The second aspect of Trevor Perrin's last point - whether having Kevin Igoe serve as a co-chair otherwise impacts the ability of the research group to perform its duties - is one of public perception more than anything else.
"NSA agent co-chairing key crypto standards body" makes a catchy, albeit factually incorrect, news headline, and publicity like this may deter new people from participating in the CFRG, which may limit the amount of technical work it can take on, and may limit the body of expertise in the group. That is obviously of concern.
However, would removing Kevin Igoe as a co-chair address this issue? Co-chairs do not wield more power over the content of the ongoing work than other research group participants. Should we then eliminate all individuals affiliated with the NSA from participating? We may be able to identify those that choose to participate openly under that affiliation, but what about consultants or academics that fund their participation partially or fully through NSA contracts, now or in the past? What about participants from or funded by intelligence agencies in other countries that may or may not have collaborated with the NSA?
It is a very slippery slope, and we run the serious danger of eliminating valuable contributions to our work by preventing individuals with certain affiliations to participate. That of course also affects the ability of the research group to perform its duties. In the end, it is a trade-off.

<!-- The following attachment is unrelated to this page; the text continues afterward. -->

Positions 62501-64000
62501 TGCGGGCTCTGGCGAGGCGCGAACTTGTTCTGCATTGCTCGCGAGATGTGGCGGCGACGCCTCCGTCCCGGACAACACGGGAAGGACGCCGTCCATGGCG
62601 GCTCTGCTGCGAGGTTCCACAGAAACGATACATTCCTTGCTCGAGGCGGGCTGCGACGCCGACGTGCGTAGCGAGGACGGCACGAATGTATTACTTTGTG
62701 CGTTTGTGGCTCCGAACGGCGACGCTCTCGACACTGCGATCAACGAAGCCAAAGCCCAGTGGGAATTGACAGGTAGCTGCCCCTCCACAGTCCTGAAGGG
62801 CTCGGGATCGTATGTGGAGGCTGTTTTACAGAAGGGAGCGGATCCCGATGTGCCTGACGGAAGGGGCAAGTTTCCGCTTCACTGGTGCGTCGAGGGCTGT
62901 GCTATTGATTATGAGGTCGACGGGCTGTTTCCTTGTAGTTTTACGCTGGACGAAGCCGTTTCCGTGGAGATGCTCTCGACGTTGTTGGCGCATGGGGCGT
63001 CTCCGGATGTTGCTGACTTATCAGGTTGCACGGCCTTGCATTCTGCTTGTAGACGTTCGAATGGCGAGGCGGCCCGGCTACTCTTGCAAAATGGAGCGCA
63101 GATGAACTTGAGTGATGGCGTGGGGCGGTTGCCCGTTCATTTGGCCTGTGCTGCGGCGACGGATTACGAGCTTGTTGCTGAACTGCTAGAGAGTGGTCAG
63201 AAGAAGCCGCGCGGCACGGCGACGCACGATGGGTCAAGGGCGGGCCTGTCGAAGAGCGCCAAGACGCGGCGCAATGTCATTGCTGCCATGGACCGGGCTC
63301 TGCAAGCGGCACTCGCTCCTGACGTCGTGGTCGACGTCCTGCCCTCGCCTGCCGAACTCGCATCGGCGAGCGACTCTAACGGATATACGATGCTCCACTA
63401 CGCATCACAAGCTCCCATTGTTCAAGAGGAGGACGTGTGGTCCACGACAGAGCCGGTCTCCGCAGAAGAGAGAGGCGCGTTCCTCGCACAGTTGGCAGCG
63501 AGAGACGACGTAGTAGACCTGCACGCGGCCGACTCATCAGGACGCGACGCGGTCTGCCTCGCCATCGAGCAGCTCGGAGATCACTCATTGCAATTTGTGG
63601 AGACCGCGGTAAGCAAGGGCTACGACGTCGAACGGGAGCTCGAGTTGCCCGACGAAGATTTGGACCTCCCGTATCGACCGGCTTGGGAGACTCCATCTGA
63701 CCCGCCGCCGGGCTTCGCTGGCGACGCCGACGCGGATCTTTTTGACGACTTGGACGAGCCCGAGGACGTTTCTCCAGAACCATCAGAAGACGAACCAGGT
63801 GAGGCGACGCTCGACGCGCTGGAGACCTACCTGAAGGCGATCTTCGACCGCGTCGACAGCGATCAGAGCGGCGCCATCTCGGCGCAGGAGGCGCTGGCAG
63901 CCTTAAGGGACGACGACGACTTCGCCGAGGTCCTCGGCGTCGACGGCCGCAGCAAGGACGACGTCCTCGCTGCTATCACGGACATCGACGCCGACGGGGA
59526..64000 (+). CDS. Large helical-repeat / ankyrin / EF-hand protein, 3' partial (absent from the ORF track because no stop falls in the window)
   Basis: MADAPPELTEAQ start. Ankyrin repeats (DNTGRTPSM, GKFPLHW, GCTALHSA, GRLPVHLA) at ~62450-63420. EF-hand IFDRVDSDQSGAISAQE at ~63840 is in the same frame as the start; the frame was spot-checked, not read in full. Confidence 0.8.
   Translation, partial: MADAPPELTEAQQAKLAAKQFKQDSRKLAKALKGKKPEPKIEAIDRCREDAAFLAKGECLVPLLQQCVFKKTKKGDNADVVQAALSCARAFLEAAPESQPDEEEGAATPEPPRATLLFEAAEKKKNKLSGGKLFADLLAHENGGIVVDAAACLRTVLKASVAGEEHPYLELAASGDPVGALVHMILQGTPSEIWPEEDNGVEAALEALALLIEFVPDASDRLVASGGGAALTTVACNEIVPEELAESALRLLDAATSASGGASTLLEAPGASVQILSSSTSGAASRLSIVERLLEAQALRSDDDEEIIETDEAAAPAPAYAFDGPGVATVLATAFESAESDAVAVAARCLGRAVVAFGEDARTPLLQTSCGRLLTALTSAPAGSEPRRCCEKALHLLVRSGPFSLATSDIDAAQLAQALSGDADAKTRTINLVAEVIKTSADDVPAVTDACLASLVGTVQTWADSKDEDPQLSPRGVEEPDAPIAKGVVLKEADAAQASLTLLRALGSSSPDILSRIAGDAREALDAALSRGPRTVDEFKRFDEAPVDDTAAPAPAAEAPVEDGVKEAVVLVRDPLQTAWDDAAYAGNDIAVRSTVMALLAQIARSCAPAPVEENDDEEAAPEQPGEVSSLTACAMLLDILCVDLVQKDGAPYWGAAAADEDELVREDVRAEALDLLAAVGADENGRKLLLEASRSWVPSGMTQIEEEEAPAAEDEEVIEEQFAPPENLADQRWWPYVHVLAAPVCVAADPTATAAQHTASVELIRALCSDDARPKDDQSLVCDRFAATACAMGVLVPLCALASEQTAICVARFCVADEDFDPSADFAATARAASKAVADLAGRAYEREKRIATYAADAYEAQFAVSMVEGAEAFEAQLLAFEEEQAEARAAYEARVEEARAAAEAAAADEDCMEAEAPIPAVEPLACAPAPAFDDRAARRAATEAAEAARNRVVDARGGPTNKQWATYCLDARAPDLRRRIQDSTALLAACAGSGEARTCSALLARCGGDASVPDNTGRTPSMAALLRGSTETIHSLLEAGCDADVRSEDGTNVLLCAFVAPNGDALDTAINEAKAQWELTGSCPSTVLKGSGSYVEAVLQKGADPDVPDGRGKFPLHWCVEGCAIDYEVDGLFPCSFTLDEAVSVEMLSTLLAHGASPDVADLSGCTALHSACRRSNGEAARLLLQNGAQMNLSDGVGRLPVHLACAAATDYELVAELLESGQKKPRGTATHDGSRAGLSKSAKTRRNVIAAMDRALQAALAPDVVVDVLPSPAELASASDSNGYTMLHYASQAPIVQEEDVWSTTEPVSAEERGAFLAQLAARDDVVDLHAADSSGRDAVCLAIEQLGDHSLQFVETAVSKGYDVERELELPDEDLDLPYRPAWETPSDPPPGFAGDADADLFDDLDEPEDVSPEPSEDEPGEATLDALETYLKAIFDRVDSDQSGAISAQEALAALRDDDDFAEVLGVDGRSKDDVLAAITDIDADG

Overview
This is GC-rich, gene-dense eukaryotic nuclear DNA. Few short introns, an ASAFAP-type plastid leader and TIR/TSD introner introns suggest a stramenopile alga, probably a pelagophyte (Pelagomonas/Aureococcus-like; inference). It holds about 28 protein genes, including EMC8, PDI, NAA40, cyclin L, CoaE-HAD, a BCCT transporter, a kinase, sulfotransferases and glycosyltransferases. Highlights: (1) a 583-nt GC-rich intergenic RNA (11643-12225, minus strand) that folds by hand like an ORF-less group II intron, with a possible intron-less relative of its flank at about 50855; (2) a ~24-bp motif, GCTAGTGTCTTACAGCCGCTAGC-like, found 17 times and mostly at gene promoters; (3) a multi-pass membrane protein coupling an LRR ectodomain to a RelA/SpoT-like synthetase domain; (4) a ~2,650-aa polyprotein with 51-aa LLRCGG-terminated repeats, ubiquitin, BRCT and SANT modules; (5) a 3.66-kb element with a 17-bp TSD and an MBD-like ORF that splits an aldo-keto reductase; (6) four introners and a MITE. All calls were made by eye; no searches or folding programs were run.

The IRTF and IETF have always welcomed participation by all, and the open processes that both organizations employ have been our safeguard against any group of participants that attempted to subvert our technical work, in any field we're active in. Widespread wiretapping by nation-state adversaries is a threat unlike any other in the history of the Internet, but I do not believe that preventing interested people from participating in the IRTF or IETF based solely on their affiliation will help us combat that threat.
I hope the above explains why I am declining Trevor Perrin's request to remove Kevin Igoe as a co-chair of the IRTF's Crypto Forum Research Group (CFRG).
I realize this has been a controversial discussion, and this is likely a controversial decision. Let me therefore outline what I believe the next level of escalation is, should research group participants want to go that route.
RFC2014 does not define an appeals process for the IRTF, other than in the case when the IRTF Chair closes a research group that disagrees with that decision. However, the IRTF Chair is appointed by the Internet Architecture Board and serves at its discretion. Ultimately, any disagreement with the actions of the IRTF Chair should therefore be raised with the IAB. (Note that I am an ex officio member of the IAB and will receive any email sent to the normal iab@iab.org email address. If that is of concern, my suggestion would be to email the IAB Chair, Russ Housley, and the IAB Executive Director, Mary Barnes, directly at iab-chair@iab.org and execd@iab.org, respectively.)
Finally, I want to thank Trevor Perrin to have raised the concerns he had with the situation in the CFRG. Our open process works best when any concerns are brought forward for public discussion, as was the case here.
Lars Eggert
IRTF Chair